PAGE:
Brick Lane Graffiti: who owns the public space?

Reflection on the Ownership of public space – physical or intangible

A procedural depiction of a futuristic world is characterised by a sophisticated metropolis, with a jungle of high-risers and floating cars. Cities are regarded as the pinnacles of civilisations – from Jericho to Manhattan – displaying the glory of our collective effort and wisdom. For some, however, cities are synonymous for crime and danger, where deceit and lies crouch; for some, cities are apathetic, every one looks after no more than themselves.

Moving from one overpopulated city to another, it wasn’t until awhile ago that I got the chance to visit Brick Lane. With no exception, I too was stunned by the vast display of creativity in the form of street graffiti. This kind of artistic expression is almost never seen in Hong Kong, where the art form is largely associated with outlaws and delinquents. My friendly tour guide explained that the graffiti at Brick Lane is tightly regulated – art pieces are regularly brushed off the walls and replaced by others’ work, popular ones might get a 2-year airtime. Perhaps this is how “Graffiti at Brick Lane” differentiated itself from “malicious defacement of public property” to one of the most popular tourist hotspots in London.

Graffiti in Hanbury Street, accessed via beerandcroissants.com/brick-lane-street-art/
Graffiti on Hanbury Street, accessed via beerandcroissants.com/brick-lane-street-art/

“Regulated graffiti”, I have to applaud the tenacity of the governing party’s attempt to “valorise” the art form. By putting order in disorder, graffiti at Brick Lane became a formal route of artistic expression; one can proudly sign one’s name next to their work, without having to worry about the legal consequences. Having one’s work displayed at Brick Lane became a sought-after honour. Your artwork’s intended audience expands from local bobs to tourists around the world. Comparing to unregulated graffiti, or just “normal graffiti”, rules and regulations freed one’s work from the laws of the jungle: your work won’t be vandalised or painted over just because you’ve painted on the wrong side of the road, or that you’ve taken a “better” spot. Popularity becomes a fair estimation of how long one’s work should stay up, reducing the risk of a horrible work occupying the public space.

However, it wouldn’t take one too long to smell the irony of such practice. One could go as far as saying “regulated graffiti” is an oxymoron. Graffiti emerged as an anti-establishment form of public art. With regulation, with no exception, comes censorship. This compromised version of graffiti sold their soul to buy airtime and public acceptance.

Graffiti at Parkland Walk, North London, photo taken 2020

This short case study of Brick Lane graffiti invites deeper deliberation on the ownership of public spaces. In a framework that relies on rules and regulation, the responsibility of implementing and policing these rules fall onto the governing institute. It became no ones’ but the institute’s responsibility to delegate and manage the public space. With great power comes responsibility (No Way Home!), I’d think the reverse is equally true. The institute, by design, manifest the power of the many, with such power comes freedom to shape the rules in the forms they see fit – no swearing, no nudity, or, no disturbance of public order (…) or national security(…) (almost seems like I’m endorsing anarchy). The institute owns the public space. One might suggest that institute is the least of the evil, assuming the only alternative for an unregulated system leads to barbaric chaos where iron fists and crime rules. I would argue otherwise.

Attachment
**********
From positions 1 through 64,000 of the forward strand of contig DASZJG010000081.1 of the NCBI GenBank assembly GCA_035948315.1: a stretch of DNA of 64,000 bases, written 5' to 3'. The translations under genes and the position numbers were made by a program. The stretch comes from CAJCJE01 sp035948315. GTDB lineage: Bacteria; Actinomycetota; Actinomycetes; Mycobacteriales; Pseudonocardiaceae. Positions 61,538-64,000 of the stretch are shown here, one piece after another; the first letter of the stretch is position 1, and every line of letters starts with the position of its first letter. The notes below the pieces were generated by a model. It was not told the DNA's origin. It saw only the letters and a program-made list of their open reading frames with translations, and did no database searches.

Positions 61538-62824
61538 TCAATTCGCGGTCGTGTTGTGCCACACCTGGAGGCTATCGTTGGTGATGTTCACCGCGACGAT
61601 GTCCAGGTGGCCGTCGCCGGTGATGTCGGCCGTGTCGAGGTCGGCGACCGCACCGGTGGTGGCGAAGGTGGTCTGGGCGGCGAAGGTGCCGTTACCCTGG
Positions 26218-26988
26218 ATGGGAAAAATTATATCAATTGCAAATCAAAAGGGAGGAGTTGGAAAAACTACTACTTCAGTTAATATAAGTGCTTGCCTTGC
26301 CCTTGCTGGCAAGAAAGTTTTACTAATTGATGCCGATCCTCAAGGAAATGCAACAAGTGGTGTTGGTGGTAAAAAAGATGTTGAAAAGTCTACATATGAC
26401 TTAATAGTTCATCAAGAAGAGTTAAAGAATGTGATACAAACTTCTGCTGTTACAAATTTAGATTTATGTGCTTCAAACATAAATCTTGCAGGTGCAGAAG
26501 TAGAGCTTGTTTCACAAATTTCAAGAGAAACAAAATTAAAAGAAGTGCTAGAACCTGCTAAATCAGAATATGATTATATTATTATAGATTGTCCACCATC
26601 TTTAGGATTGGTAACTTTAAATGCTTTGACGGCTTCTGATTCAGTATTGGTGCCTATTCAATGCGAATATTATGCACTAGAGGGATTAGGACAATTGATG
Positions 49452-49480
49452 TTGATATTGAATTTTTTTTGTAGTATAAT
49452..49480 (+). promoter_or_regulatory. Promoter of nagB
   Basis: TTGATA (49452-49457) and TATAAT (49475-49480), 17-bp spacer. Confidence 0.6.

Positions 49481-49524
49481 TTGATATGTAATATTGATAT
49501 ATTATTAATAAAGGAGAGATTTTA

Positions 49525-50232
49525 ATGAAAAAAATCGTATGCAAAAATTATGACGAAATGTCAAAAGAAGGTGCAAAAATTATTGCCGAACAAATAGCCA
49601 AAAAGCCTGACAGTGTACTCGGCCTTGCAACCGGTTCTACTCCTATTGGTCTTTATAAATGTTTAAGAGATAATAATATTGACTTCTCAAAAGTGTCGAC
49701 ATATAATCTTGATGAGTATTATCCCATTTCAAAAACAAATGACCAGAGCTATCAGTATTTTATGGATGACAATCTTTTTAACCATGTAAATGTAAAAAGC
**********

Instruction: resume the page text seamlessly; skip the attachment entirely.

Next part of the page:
Graffiti is a public art form. The essence of graffiti lies in the public sphere – anyone with a can of paint could chip in. There is a natural selection mechanism – messages that the mass agreed with would be replicated; messages few agreed with would be ignored, and probably soon scratched; only messages most strongly disagreed with would be “cancelled”. There is no singular institute that decides what to censor, it is but a shared power, hence responsibility for all in the community. The public space is then, co-owned by the public. Correspondingly, this system of public space management requires members of the public to take an active role in co-creating, maintaining and cultivating the public ecosystem to ensure people’s artistic expressions could be sufficiently captured.

The elephant on the street, near Brixton, London. Photo taken 2021.

The elephant in the room is, perhaps regardless of how eye-catching the graffiti are, quite a number of us just don’t want paints on our properties. Similarly, not everyone wants to take part in the public sphere. This is a nature of the crowd, and coincidentally the downfall of a completely non-regulated community. The silent majority is how the mafia could take ownership of the streets by brute force. The opportunity to paint on walls would be stifled, when mutual dependency of the public is broken, and that the powerful abuse ones with less power, not respecting their stakes in the community.

Never an easy way to please everyone, ay? There is no one superior way to manage any public spaces, it largely depends on their compositions. I guess a lesson from this is, we should try to be appreciative of opinions shared in the public sphere, be it graffiti, podcasts, or blog posts. They may not occupy the BBC headlines, or shine amongst the Brick Lane graffiti, they nevertheless are part of our voices that deserves to be listened. Pray that the institute have the breadth of mind to reflect on the power imbalance and empower the public; and that the public would feel safe and ready to share and co-create our public space.

Graffiti at Camberwell, photo taken 2021